And even the SNA, on which Parker happily relies in dismissing the need for healthier school food, fully recognizes the critical role of the NSLP in feeding America's hungry children.  In its 2008 report, "Saved By The Lunch Bell: As Economy Sinks, School Nutrition Program Participation Rises," the SNA wrote:

The school nutrition programs are more important than ever, as more students participate in the free and reduced price categories. Nationwide, school nutrition programs serve as safety nets for families that are facing financial difficulties as the economy falters.

In other words, children fortunate enough to have moms who could easily pack a nutritious lunch (but for their feminist ideology) are not the intended beneficiaries of the NSLP. Instead, the program is intended to serve the millions of impoverished American children whose parents cannot send them to school with a home-packed lunch for a whole host of possible reasons that never seem to cross Parker's mind: the family's SNAP benefits fail to cover a month's worth of healthful food, in light of today's rising food costs; there is only one parent in the household and he or she works one or more jobs and is not home to pack a lunch; one or both caretakers are drug-addicted, mentally ill, physically disabled or otherwise unable to adequately provide for their children; the family lives in a homeless shelter and lacks access to kitchen facilities; the family lives in a food desert where healthful groceries are scarce, etc.

These are not families, in other words, in which mom is just too focused on her career at a high-powered law firm to get out the peanut butter and jelly each morning. And when it comes to these children, who are so dependent on school meals for daily nutrition, it's incontestable that they are better served by the HHFKA's healthier school food mandates than by the SNA's current desire to return to foods higher in white flour and sodium, fruits and vegetables that kids are able to spurn on a daily basis, and school snack bars replete with pizza and fries.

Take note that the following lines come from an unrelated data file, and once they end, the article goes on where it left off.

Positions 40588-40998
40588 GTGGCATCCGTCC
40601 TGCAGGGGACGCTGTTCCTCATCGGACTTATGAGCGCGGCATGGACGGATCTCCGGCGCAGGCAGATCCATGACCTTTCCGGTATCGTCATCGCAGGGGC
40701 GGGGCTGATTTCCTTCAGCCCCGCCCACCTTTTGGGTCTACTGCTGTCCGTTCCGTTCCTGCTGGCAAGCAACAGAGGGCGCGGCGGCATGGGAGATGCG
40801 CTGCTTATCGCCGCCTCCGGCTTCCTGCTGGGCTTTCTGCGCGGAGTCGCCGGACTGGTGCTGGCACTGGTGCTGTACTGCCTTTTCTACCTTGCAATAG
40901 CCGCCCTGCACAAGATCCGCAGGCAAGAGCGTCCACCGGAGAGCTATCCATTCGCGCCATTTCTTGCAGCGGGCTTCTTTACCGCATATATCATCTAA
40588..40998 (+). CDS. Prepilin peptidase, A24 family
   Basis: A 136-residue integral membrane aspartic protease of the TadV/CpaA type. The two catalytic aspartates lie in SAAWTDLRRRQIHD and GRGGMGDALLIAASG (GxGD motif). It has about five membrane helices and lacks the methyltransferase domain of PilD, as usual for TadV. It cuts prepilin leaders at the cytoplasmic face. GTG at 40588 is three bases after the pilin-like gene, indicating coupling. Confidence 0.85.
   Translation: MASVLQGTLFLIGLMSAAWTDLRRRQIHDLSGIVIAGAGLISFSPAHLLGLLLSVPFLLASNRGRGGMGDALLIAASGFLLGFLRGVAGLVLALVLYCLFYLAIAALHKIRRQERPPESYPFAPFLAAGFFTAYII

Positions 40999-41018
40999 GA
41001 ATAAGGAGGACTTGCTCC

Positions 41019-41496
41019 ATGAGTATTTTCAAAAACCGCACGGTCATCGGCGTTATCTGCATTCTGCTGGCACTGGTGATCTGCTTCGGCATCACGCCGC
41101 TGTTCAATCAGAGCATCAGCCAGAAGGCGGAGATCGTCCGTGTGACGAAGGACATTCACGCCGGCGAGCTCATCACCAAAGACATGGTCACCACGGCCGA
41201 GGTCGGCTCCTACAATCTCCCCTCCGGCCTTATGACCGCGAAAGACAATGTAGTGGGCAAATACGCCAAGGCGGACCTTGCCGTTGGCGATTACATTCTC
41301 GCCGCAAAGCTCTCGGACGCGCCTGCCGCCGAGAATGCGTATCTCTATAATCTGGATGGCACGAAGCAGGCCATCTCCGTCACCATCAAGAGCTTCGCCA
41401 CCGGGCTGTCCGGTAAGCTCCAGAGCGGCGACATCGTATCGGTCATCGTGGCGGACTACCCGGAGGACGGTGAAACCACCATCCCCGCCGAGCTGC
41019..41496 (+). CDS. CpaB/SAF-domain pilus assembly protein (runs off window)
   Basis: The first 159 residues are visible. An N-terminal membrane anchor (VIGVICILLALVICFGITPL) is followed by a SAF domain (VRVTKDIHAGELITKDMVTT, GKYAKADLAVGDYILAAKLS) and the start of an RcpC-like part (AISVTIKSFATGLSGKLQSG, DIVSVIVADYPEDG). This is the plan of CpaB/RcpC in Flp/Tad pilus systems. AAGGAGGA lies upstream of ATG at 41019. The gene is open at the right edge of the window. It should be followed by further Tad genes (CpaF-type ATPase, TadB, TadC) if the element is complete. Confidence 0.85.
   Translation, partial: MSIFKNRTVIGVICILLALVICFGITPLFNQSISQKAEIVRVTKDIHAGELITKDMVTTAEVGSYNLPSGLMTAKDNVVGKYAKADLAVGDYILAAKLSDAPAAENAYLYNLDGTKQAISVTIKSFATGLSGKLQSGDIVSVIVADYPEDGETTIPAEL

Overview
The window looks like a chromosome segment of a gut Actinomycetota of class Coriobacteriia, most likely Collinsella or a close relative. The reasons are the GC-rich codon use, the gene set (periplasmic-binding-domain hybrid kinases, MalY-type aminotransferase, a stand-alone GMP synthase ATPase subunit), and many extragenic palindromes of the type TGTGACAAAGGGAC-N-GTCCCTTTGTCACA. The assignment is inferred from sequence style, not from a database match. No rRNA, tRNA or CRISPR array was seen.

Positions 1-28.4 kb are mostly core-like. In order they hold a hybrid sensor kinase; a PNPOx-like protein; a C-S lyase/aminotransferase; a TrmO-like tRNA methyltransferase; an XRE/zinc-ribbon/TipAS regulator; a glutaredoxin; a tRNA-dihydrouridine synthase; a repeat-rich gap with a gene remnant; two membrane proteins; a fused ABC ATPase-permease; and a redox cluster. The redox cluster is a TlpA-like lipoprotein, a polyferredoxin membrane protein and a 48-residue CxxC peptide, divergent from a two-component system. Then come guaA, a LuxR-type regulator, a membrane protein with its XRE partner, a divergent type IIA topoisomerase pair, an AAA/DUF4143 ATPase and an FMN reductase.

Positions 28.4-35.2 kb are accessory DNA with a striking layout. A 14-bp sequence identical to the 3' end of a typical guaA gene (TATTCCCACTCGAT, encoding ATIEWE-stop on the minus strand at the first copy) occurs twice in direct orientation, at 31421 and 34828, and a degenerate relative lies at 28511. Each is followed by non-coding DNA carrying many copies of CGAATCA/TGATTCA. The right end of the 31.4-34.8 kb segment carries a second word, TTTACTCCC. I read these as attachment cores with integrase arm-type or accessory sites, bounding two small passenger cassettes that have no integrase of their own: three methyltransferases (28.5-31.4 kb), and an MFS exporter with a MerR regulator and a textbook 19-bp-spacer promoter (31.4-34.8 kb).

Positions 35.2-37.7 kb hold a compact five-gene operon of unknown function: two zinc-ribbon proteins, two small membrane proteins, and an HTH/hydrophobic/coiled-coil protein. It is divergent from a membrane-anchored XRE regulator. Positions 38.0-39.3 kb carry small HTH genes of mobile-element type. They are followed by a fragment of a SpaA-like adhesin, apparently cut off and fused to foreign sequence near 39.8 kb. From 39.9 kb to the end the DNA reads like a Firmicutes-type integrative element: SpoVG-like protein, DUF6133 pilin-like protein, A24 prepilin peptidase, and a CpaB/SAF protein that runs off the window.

But maybe Parker's Leave it to Beaver thinking should come as no surprise.  Back in 2011 on The Lunch Tray, I took issue with another Parker Washington Post editorial, this one arguing that the federal government should have no role in solving the obesity crisis. Parker once again harkened back to some earlier, simpler time, and concluded that, "[a]s with most problems, the solution is family:"

Ma would say: "Sit up and eat your vegetables." Pa said: "Don't talk with your mouth full."

Other common utterances included: "Go outside and play." And, "After you finish your chores."

Families may not have been happier... but neither were the words "childhood obesity" part of the vernacular.

That's right.  The historic rise in childhood obesity has absolutely nothing to do with: federal corn subsidies which unnaturally render junk food and fast food the cheaper option for many consumers; the food industry's intense focus on making junk food hyper-palatable; the almost $2 billion spent each year to aggressively market junk food to kids: the growing ubiquity of junk food in outlets which formerly never sold food (Michael's craft stores, fabric stores, car washes, etc.); or a host of other factors. It's just that Ma and Pa are no longer dispensing their homespun wisdom to little Jimmy and Sally around the dinner table.

I'll say one thing for Parker's world view:  it's certainly seductive in its simplicity. Instead of having to attack the multiple root causes of two entrenched societal ills, childhood obesity and childhood hunger, we just have to do one thing -- roll back the clock to upper middle class suburbia, circa 1955.